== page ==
For its part, Sherburne County officials responded that they’ve reduced the jail’s inmate population by one-third in response to the pandemic. None of the detainees listed as plaintiffs currently share their cells with others. All inmates have been given facemasks to wear when they’re in the common area and increased access to hand soap.
County officials said they’ve significantly limited the number of staff members allowed inside the jail, and all who enter must wear facemasks during their shifts. Officials also said they’ve asked ICE to limit the number of new detainees brought to the jail. As a result, they’ve only taken in one new ICE detainee since March 18.
Detainees fearful of COVID-19
None of this stops the constant rumors circulating among detainees that people are falling ill—there are stories of inmates being stricken by severe headaches, some lasting as long as two days. Even the practice of quarantining new arrivals has drawn suspicion, as it confirms that jail officials are worried that the virus could circulate inside the jail.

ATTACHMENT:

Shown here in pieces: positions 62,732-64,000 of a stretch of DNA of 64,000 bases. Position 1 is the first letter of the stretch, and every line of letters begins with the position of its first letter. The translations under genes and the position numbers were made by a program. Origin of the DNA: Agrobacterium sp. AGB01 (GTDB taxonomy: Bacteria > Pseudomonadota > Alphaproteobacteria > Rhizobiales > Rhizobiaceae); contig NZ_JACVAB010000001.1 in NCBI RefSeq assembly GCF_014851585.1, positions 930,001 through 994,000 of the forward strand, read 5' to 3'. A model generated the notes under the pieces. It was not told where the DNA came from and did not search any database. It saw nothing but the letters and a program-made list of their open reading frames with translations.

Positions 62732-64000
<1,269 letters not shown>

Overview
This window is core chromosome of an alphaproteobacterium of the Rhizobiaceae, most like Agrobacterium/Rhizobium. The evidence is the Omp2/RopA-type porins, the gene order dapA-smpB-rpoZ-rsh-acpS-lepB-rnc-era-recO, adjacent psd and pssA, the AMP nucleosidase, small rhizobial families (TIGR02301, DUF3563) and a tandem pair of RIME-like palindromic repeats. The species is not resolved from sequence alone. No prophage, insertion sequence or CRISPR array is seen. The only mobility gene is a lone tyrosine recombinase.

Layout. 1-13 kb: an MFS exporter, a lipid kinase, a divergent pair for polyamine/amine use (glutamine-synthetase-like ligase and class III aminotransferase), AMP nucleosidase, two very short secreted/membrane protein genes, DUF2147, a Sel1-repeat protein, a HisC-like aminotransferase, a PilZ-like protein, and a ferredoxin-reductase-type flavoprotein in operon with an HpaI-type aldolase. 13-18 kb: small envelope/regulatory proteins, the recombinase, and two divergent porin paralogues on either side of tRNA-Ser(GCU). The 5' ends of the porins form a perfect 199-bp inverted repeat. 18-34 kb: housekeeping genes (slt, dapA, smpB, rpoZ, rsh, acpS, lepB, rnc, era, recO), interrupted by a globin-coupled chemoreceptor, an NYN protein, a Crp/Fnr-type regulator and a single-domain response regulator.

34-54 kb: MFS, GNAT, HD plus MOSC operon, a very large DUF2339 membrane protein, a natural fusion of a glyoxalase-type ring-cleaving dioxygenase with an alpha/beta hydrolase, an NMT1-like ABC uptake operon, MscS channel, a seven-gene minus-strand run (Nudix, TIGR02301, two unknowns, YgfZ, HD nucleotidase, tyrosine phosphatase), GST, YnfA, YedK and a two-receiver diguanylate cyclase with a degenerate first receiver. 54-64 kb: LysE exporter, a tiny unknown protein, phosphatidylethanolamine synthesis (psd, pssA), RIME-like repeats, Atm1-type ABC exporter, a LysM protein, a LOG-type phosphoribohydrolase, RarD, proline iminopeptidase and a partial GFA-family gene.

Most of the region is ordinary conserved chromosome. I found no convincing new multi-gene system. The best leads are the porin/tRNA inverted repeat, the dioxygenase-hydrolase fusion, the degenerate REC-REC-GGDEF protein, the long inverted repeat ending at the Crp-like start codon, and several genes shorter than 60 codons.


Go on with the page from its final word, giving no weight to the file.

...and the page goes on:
Another practice that is causing concern is the jail’s recent decision to keep all inmates in their cells for 20 hours per day. Jail officials say the lockdown is designed to limit physical contact in the common area, which could lead to an outbreak. But inmates deem this an infringement of their rights.
“It’s basically taking away the little freedom we have in here,” Gomez-Galeana said.
Jose Pineda Mendoza, another ICE detainee at Sherburne County jail who signed on as a plaintiff to the wrongful imprisonment petition, feels the same way. He described the lockdown as another form of punishment that ultimately provides detainees less access to legal resources, violating their due process rights.
He also said that spending so many hours in their cells limits their ability to move around and exercise, which would help their immune systems fight the virus should they get it. This part is crucial for Pineda Mendoza because he has granular lymphoma leukemia.